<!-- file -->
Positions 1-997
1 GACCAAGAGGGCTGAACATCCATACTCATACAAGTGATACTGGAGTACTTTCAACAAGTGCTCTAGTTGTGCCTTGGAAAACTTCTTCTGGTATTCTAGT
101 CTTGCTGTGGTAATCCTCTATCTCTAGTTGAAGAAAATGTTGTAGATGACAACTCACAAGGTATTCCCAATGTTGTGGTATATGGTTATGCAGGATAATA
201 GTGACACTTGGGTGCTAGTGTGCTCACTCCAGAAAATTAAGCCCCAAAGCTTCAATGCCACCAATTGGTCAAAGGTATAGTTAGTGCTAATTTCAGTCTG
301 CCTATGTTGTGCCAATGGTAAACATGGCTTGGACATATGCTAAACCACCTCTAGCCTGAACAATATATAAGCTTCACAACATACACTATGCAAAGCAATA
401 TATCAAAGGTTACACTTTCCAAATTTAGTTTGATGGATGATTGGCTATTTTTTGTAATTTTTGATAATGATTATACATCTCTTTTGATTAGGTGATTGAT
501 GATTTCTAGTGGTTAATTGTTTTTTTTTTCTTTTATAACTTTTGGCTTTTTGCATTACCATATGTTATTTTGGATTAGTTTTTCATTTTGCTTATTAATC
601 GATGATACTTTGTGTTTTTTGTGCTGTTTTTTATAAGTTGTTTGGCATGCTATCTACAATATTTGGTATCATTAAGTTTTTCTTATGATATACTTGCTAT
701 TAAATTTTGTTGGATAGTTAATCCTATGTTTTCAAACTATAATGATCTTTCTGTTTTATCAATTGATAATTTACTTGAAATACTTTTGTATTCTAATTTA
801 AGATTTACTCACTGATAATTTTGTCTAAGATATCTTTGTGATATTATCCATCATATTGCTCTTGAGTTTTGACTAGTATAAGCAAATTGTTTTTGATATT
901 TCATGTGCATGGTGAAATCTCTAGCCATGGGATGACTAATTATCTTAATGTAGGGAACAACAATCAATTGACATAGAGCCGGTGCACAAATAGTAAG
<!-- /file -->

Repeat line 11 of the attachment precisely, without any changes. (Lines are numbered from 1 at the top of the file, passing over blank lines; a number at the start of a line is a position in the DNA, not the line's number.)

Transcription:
901 TCATGTGCATGGTGAAATCTCTAGCCATGGGATGACTAATTATCTTAATGTAGGGAACAACAATCAATTGACATAGAGCCGGTGCACAAATAGTAAG